“No, I’m just interested. What ”

I stood there, dumbfounded. He looked up and me and saw that I wasn’t amused so, as a gesture, he started to tape it all back together. With packing tape. I gave up trying to salvage my paper.

“Ok,” I responded, “So how much is it to send two packages to the UK?”
“Well if you send separate it is 900 rupees for each. If you send together it is 1,000 rupees. It is based on weight, you see.”

I didn’t really see. It made no sense. But I made the executive decision to send them together (the packages are going to two friends anyway, so I figured they’d see each other). My new friend told me to go outside and deal with a guy who would help me with my customs form.

What could he possibly be making?

Baffled as to why this would take place outside, a new man gestured for me to come towards him on the sidewalk, so I just went with it. I tried to explain that I’d need bubble wrap or paper or something to keep everything from breaking. But he wasn’t’ really listening.

I started to stare intently at what he was doing – what was he doing? He had taken what looked like a piece of burlap and was sewing it with a large needle and a piece of string. I couldn’t make out what he was creating. So I just stood there, in the street, where homeless people were sleeping and one child was urinating while a man from the post office sewed something together that apparently was needed for international packages. No one else seemed to think this was weird. To them, I was what was weird.

Finally it came together – he was sewing a sack to put everything in. Was this intended as my bubble wrap or buffer?

Yes, my presents are inside

No, no it was not. This was my package. There’s no “International Mail Box” I was being given or even a padded envelope. I was required to send my packages via burlap-sack. Then handed me a customs form to fill out and I wrote in all the details and gave it back to him. He started sewing the customs form onto the parcel. I had to stifle a laugh. It was just too absurd. Really? Really? I’m standing on the street while a man sews a customs form onto my burlap parcel?

He handed it back to me and told me to go inside to pay. I went back to my original friend and gave him the package.

“It’ll be ok, right?” I said, hoping he might tell me about the greatness of ‘Speed Mail’.
“Ma’am, only God will tell.”

I guess in three to five business days I’ll know how the sack held up.

My customs form being sewn on

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They were four little words you definitely do not want to hear while living in India:

You. Might. Need Surgery.

It’s bad enough to be lying in a fetal position after spending your day taking tests. It’s another to contemplate having your body chopped into while living in a foreign country. I was not a happy camper.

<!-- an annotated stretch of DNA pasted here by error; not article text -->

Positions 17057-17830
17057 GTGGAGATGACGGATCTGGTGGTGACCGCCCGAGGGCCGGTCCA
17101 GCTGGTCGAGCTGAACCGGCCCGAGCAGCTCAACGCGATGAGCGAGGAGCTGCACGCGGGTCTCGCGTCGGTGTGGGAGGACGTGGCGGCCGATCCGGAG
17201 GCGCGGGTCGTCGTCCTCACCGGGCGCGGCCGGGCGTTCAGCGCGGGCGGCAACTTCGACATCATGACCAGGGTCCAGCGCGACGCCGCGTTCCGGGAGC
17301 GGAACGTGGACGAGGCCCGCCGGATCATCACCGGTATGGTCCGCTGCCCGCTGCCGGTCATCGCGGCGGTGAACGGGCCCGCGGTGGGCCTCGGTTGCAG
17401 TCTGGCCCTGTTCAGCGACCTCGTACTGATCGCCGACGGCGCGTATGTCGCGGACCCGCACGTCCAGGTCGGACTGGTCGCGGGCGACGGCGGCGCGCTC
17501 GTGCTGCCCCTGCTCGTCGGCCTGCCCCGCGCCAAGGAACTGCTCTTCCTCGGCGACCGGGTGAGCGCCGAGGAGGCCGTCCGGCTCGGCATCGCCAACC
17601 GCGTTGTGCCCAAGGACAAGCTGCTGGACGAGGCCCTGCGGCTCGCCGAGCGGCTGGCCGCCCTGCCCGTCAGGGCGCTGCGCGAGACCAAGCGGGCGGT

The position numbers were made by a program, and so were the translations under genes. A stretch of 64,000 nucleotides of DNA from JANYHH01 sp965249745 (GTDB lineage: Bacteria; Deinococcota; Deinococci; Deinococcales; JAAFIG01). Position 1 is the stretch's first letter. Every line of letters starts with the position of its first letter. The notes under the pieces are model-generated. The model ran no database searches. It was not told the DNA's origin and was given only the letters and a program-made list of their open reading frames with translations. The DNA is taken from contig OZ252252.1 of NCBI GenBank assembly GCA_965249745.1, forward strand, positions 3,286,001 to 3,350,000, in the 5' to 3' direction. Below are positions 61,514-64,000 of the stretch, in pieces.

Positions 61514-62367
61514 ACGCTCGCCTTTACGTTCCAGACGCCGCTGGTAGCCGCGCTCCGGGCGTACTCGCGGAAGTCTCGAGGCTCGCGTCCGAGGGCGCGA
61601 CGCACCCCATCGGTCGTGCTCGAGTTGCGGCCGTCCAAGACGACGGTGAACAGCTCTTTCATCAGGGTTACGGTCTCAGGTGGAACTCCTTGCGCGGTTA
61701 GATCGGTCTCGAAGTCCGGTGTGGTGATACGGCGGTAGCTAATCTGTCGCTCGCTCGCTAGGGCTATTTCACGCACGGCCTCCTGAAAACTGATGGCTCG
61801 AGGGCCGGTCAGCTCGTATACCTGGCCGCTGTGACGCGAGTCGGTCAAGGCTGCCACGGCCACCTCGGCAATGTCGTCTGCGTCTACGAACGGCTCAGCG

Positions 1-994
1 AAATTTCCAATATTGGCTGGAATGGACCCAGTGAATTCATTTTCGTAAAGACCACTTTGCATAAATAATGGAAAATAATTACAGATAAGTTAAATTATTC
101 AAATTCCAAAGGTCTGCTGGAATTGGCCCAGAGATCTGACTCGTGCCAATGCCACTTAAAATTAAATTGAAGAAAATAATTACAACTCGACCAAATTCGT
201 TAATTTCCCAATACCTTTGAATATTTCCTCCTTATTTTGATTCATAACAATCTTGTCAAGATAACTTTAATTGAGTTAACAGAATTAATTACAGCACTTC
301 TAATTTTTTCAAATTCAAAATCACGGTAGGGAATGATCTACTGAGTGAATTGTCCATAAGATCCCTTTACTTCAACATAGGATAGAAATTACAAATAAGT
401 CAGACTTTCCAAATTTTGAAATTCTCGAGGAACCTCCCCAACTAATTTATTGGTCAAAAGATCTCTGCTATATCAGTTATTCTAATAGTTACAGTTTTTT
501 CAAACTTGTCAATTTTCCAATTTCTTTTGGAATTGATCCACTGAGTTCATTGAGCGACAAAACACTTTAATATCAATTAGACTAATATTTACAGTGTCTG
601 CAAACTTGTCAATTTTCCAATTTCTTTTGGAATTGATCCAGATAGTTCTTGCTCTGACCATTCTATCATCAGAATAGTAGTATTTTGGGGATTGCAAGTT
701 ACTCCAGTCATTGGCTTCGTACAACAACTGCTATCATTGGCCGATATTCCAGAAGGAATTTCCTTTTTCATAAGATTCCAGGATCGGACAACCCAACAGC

It probably started with me boasting that I hadn’t gotten ‘India sick’ yet. I like to say this to people a lot – to be fair, it’s mostly to try and comfort people who are visiting. Such as, “Oh, you won’t get sick from the food. I’ve lived here six months and I haven’t gotten the notorious ‘Bombay Belly’ yet!’ I think I do better than my friend D who just likes to declare that she has a stomach of steel.

But I think there was a little bit of karma involved when I started to feel ill. It was as though the India gods were saying, “ok, you don’t need to get sick from food. We’ll give you a good-old-fashioned-regular-illness instead.”

I felt a bit ill on Friday but I only started to worry in the evening, when I took my temperature and it was above 100. I called my friend A.

“I have a weird question to ask you,” I began. “I have a fever. And Daniel is out of town. If this was America, I wouldn’t be nervous…”
“But it’s India.” she responded, clearly understanding where I was going.
“Right, so maybe you could spend the night over here in case something happens in the middle of the night?”

She, of course, said yes. You see, there’s an interesting thing that happens to all expats who live here: you get paranoid. And it’s justified. You hear too many tales that begin with, “Oh I thought I had a cold. But really it was dysentery” Or malaria. Or dengue. Everyone has horror stories about eating the wrong food or drinking the wrong juice. And these horror stories are much worse than your average food poisoning tales. So even the smallest hiccup or cough suddenly starts your brain ticking. What did I eat yesterday? Did I see a new mosquito bite on my ankle? Did I really wash that apple enough? You could go crazy worrying about getting sick – which is why most people stop obsessing over the small things after they’ve been here awhile. We start brushing our teeth with tap water and accepting ice from places that say they use mineral water. But it always lives in the back of your mind, the fear that India’s many health scares are coming your way.